De Minaur vs Djokovic :

Same old story in New Djokovic. His leg is impossible to put stop on, and he falls at times. Then he plays perfect tennis and wins anyway. Dimitrov really could have won this match, but he just refused to keep the ball in play. He swings over his backhand as if the spin is going to make the moon explode, but he rarely hits the shot with depth. He goes for big targets on serve, but he doesn’t seem able to hit them. I just think a more generic approach would help him, as Djokovic is too good at tennis to give him unforced errors in big rallies. We’re seeing Murray thrive by keeping the ball in tough spots in big moments, and he’s doing it without legs. Dimitrov is a top tier athlete who can’t quite play the gamestyle he’s trying to play. It’s always the same story, but this one particularly seemed like a nail in the coffin.

De Minaur was in a rush against Bonzi, and I hope he made it to wherever he had to be. He has the exact formula to beat Novak in a hampered state. He is constantly looking to hit to the open court. He constantly takes the ball early. He can change direction he needs to, and his own footspeed is good enough to defend. He’ll have the home crowd which can cross a line at times and Djokovic who can get upset about that (and upset at his box). To me, an opponent just needs to inspire doubt in Djokovic. Not doubt that he can win, but that he will win. If you show him that the match is going to require a physical investment that he probably can’t make, then he’ll change his game. He’ll miss, and his dialogue with his box will increase. This is what you want. As fans, we want great tennis. As Alex? You want to get a forfeit. The problem with all of this is that De Minaur has always lost to guys with more power than him. He looks tremendous in early rounds, and then Berdych or Zverev comes along and just looks dominant in rallies. Djokovic has some mean pop on the ball right now, and despite the injury he’s still playing really good tennis and covering the court. Again, this looks like Djokovic in 4 or ADM by forfeit.

Shelton vs Wolf :

I really like Shelton here, and I’m concerned I might be wrong. Shelton has been playing great, and his performance against Popyrin was comprehensive. He served great, his backhand was solid (barely saw an error), and his forehand was what Jack Draper’s is trying to be. He goes big when you don’t expect it, and he mixes in some dropshots and slices in points where you’d expect him to feel pressure. Overall, Popyrin made a number of errors but he was just soundly defeated. After all that, Shelton arrives at a pickem with Wolf. It’s scary, because I don’t regard Wolf as that big of a threat. He beat Mmoh, but Mmoh really never hits with any depth. The swings look very coached, and he focuses on form and footwork but lacks aggression. I’d like to see him back himself to win points and stay down on his shots a bit more. Lean into the pose and let the grunt out. Sure you’ll get counterpunched sometimes and look bad, but I rarely see Mmoh’s opponents having to slide or lunge because he just plays at a slower pace.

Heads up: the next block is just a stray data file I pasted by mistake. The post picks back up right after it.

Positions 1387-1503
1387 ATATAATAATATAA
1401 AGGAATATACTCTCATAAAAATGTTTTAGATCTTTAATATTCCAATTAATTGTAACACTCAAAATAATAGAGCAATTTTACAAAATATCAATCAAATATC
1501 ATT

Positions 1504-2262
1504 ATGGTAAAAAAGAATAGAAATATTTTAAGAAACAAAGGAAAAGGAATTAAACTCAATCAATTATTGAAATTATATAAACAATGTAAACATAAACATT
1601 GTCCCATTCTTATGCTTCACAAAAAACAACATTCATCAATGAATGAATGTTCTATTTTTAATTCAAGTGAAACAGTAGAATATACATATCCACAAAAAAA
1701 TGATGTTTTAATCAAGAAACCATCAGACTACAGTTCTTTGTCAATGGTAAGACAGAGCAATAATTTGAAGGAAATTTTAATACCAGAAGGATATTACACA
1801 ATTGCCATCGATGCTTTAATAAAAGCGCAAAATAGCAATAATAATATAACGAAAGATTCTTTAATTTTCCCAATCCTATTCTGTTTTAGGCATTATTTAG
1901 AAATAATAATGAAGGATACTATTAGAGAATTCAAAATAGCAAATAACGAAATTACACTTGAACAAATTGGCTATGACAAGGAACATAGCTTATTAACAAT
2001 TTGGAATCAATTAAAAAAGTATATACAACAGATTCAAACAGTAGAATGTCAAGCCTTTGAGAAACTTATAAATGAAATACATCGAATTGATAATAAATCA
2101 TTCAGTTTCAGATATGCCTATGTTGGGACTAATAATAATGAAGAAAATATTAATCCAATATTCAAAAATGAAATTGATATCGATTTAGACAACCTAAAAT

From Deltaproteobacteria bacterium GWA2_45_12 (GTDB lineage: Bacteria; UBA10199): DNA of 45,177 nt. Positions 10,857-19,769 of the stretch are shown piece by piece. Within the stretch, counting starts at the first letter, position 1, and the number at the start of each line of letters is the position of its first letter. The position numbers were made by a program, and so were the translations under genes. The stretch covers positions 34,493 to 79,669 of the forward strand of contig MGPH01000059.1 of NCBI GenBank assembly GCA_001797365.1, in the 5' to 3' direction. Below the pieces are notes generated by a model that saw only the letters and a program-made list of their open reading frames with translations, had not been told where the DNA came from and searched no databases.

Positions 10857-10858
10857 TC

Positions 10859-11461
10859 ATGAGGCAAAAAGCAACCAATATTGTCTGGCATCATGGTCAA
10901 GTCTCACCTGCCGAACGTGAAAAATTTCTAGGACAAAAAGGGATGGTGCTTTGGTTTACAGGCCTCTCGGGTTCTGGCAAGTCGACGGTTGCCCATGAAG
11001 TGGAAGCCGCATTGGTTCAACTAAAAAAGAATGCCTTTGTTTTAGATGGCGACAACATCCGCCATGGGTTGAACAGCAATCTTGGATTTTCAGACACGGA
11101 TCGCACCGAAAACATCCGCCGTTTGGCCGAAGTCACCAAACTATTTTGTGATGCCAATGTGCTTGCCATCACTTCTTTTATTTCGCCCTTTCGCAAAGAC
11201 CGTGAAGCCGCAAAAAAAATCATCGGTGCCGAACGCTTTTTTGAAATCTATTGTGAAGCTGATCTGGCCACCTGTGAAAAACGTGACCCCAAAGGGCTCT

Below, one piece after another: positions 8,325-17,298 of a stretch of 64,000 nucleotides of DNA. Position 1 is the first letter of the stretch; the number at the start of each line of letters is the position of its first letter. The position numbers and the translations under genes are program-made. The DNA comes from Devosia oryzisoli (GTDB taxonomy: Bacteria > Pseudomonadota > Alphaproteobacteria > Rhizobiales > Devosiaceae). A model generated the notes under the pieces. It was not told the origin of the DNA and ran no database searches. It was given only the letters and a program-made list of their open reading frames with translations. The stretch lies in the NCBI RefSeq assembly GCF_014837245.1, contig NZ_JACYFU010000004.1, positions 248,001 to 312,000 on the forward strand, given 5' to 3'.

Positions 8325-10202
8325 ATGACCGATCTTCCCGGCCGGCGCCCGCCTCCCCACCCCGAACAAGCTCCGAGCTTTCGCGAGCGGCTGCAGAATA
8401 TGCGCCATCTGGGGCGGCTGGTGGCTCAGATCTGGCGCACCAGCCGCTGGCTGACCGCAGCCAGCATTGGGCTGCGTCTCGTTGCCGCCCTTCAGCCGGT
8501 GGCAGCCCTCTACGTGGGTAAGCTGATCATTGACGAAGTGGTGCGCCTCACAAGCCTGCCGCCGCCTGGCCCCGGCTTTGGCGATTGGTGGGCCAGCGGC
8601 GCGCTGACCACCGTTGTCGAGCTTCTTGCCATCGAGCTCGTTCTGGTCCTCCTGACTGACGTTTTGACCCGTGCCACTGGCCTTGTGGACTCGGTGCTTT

How does Wolf beat Shelton? It’s tricky because they’re both from the same collegiate system. Being compatriots will also split the crowd. Wolf did hurt Mmoh often with his cross-court forehand. He was getting great angles on it and Shelton is a lefty so it’ll be tougher. I can puzzle over it all day, but it would have to be the market not adjusting to Shelton’s arrival yet for Wolf to be even in this match. I don’t see it, but I suppose I’ll watch it. Shelton in 3-4.

Bautista-Agut vs Paul :

RBA and Murray put on a show. I was exhausted by the end but I couldn’t turn it off. Murray looked as exhausted as I’ve ever seen a tennis player, and was visibly hobbling around (both legs jelly), and he just kept fighting. His racquet-skill is world-class, and he just got a bit unlucky that he played a guy who will always beat a tired opponent. RBA is a robot. Can Tommy Paul beat a robot? Possibly, but then I will begin suspecting him of being a robot. Murray on his last legs just didn’t have the offense to force RBA into errors. He scored points, but he had to earn them all. That’s a bad way to play against RBA, but Tommy Paul has more weapons. He’s serving well and he has the arm to go 5 sets and still have pop on his delivery. His forehand has easy power and it’s hard to read. He’s quick to net, and his backhand is really solid (looks a bit like Murray’s but somehow drunker). RBA will probably be the slower player here, but his level won’t dip. This is basically a great test for Tommy to illustrate whether his offense is capable of carrying him to the finals or if he loses to his own percentages. I’d talk about the Brooksby match, but Jenson was just really flat physically for that one. It was pretty clear he left it all out there against Ruud. Expecting a close match and some sets exchanged, but Paul to be the better server and take the win. RBA has been on the bring for a few rounds here. Paul in 4.